Why Occupying Wall Street can make the U.S. Healthier

Occupy Wall Street protests are taking hold in a growing number of US cities. These protests seek to draw attention to extreme corporate influence which leaves no part of the county’s social, political  nor economic infrastructure untouched. Growing commentary has covered much ground on the causes, faults, and promise of the movement. However, a stone that has yet to be overturned is  one that should have public health professionals, as well as anyone who cares about the health of their community, taking to the streets. While protesters are no doubt occupying Wall Street for a variety of reasons, in the process they are also confronting some of the most important determinants of health.

One of the movement’s fundamental concerns, excessive levels of income inequality, is a major determinant of health. In 2007, the top 1% of U.S. earners  owned 34.6% of the wealth. In 2009, CEOs of major U.S. corporations took home 263 times the average compensation of American workers. It is now well established (see here, here, and here) that in places where income inequality is greater, population health is worse. It has recently been reported that the combined impact of poverty and income inequality was responsible for 291,000 US deaths in the year 2000 alone.

States with the highest income inequality are also less likely to invest in human capital and provide far less generous social safety nets. This is because income inequality also undermines civil society, erodes political participation and in turn, determines the type of policies government chooses to (and not to) pursue—all with important implications for the opportunities people have to lead a healthy life.

But the Occupy Wall Street protesters aren’t just demanding a redistribution of income–there is a far superior recognition within the movement. Protesters recognize that social ills, like income inequality, are a consequence of deliberate actions by individuals and groups who impart undue influence on the government. This is important because it is ultimately this undue influence which threatens the quality, availability and distribution of resources important for health. Resources like income, employment, food, healthcare, housing, education, and the environment. By demanding sweeping reform of an entrenched system, protesters are thus taking aim at the ultimate determinants of health. Take a look at the Declaration of the Occupation of New York City for an idea of how protesters have related corporate influence to a range of these resources. Moreover, see this report by the World Health Organization which outlines how these resources in turn influence health.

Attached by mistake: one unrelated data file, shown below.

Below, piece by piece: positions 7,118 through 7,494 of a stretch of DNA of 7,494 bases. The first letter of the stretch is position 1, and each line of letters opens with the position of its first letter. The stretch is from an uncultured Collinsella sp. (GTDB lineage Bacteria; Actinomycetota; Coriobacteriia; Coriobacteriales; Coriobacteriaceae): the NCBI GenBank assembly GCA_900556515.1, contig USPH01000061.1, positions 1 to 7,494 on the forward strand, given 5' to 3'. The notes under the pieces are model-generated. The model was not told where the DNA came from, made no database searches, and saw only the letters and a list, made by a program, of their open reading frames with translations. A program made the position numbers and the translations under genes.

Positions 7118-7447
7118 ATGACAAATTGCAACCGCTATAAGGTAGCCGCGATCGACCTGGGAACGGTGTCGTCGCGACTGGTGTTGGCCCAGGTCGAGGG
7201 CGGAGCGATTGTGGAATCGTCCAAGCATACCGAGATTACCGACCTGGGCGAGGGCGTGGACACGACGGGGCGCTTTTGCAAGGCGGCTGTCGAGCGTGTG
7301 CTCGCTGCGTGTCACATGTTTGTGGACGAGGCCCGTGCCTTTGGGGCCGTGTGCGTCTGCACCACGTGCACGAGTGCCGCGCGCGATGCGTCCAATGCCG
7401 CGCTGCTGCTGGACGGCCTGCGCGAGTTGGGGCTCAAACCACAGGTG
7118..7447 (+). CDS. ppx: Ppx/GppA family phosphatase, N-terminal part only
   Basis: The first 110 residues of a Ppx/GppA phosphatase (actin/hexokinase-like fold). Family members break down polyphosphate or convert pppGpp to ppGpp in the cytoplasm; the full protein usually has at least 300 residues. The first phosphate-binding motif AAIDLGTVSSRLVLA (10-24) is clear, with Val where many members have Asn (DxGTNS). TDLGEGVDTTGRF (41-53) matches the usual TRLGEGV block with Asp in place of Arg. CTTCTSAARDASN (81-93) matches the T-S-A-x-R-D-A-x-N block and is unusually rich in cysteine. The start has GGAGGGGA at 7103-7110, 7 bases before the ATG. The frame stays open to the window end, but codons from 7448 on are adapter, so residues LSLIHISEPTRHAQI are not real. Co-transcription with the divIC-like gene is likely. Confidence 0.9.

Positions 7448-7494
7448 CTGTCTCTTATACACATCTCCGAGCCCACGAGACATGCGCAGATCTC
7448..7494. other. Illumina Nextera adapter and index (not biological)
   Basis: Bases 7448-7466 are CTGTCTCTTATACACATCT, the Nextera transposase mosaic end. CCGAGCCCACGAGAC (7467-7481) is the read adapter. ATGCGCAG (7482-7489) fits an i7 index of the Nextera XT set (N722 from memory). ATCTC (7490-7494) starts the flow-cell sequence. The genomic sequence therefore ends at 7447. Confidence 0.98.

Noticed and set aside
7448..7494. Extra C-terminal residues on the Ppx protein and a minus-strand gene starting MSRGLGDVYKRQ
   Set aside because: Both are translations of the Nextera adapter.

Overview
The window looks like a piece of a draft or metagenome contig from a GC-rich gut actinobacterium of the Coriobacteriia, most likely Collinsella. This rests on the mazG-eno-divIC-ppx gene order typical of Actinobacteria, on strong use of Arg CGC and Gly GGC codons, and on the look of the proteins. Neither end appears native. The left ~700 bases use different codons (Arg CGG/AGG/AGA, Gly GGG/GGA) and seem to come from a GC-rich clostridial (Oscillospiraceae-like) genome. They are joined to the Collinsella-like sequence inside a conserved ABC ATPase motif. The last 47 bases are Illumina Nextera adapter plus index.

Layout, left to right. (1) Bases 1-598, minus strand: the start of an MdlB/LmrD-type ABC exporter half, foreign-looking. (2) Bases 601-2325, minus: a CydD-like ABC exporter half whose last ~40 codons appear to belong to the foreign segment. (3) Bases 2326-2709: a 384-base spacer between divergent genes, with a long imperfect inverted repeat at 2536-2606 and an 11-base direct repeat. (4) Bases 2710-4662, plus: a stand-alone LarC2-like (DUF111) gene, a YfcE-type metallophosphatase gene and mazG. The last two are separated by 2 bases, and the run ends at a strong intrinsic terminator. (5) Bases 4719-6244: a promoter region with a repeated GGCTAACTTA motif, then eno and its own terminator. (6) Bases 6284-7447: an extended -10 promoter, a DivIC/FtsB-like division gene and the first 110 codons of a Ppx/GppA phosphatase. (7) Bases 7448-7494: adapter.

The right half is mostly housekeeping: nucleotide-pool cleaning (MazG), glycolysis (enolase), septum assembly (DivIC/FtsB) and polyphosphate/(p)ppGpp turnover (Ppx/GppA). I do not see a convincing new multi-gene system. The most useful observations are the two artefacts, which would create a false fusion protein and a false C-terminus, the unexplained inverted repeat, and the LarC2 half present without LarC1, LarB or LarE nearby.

There are many reasons why the  Occupy Wall Street movement should be supported.  For those concerned with the public’s health the call to action should be answered without hesitation.

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2 Comments Post a Comment
  1. Kevin McNamara says:

    Interesting…While I agree that there needs to be health care reform with regard to delivering services I suspect it needs to be more focused than the “Occupy…” folks would advocate. They are are all over the place since most are disgruntled because of the general state of the economy and are lashing out. Unfortunately the organized left is making this a ‘down with capitalism’ movement. If we bring down capitalism we will be left with socialism and we will be following Europe’s failed experiment; or as Winston Churchill would say, an ‘equal sharing of the misery.’ While the top 1% may own 35% of wealth–and make 17% of the country’s income–they also pay 37% of our taxes. Like our country, nothing will move forward unless there are people to build consensus from the entrenched special interests. We need to focus on bringing down the cost of services by opening up interstate competition among health insurance providers while attacking the abuses (trial lawyer excesses, etc.) and streamlining government oversight. Reducing the administrative costs of providing medical care will never level the playing field for the poor, but it will provide a better chance of lessening or eliminating many costs. It all starts with the banks and government–just as they are responsible for the economic calamity, they must also be held accountable for taking the lobbyists-factor out of the medical industry. Somehow a focused mandate must be developed to make the power brokers respond to focused health care issues. I suspect the Occupy movement is too into chaos to deliver on your wishes.

  2. [...] support the global Occupy movement.  This falls in line with a connection drawn cogently first by Health Policies for a Healthy World and more recently by UC Berkeley’s Dean of Public Health, Steve Shortell.   Shortell’s call [...]

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